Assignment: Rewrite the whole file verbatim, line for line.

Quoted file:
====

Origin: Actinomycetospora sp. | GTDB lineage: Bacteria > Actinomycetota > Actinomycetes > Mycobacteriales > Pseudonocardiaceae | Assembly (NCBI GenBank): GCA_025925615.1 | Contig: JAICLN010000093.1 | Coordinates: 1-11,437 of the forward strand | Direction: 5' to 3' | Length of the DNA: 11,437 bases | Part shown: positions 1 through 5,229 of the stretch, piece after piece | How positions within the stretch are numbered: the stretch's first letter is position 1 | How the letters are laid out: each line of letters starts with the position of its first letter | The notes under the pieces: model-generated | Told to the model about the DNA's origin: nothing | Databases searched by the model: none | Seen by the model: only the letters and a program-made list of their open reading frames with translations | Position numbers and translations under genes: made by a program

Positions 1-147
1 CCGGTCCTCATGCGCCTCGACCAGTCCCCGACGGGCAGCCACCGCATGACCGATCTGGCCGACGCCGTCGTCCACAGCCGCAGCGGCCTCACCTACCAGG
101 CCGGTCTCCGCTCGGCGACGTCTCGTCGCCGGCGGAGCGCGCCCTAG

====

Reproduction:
Origin: Actinomycetospora sp. | GTDB lineage: Bacteria > Actinomycetota > Actinomycetes > Mycobacteriales > Pseudonocardiaceae | Assembly (NCBI GenBank): GCA_025925615.1 | Contig: JAICLN010000093.1 | Coordinates: 1-11,437 of the forward strand | Direction: 5' to 3' | Length of the DNA: 11,437 bases | Part shown: positions 1 through 5,229 of the stretch, piece after piece | How positions within the stretch are numbered: the stretch's first letter is position 1 | How the letters are laid out: each line of letters starts with the position of its first letter | The notes under the pieces: model-generated | Told to the model about the DNA's origin: nothing | Databases searched by the model: none | Seen by the model: only the letters and a program-made list of their open reading frames with translations | Position numbers and translations under genes: made by a program

Positions 1-147
1 CCGGTCCTCATGCGCCTCGACCAGTCCCCGACGGGCAGCCACCGCATGACCGATCTGGCCGACGCCGTCGTCCACAGCCGCAGCGGCCTCACCTACCAGG
101 CCGGTCTCCGCTCGGCGACGTCTCGTCGCCGGCGGAGCGCGCCCTAG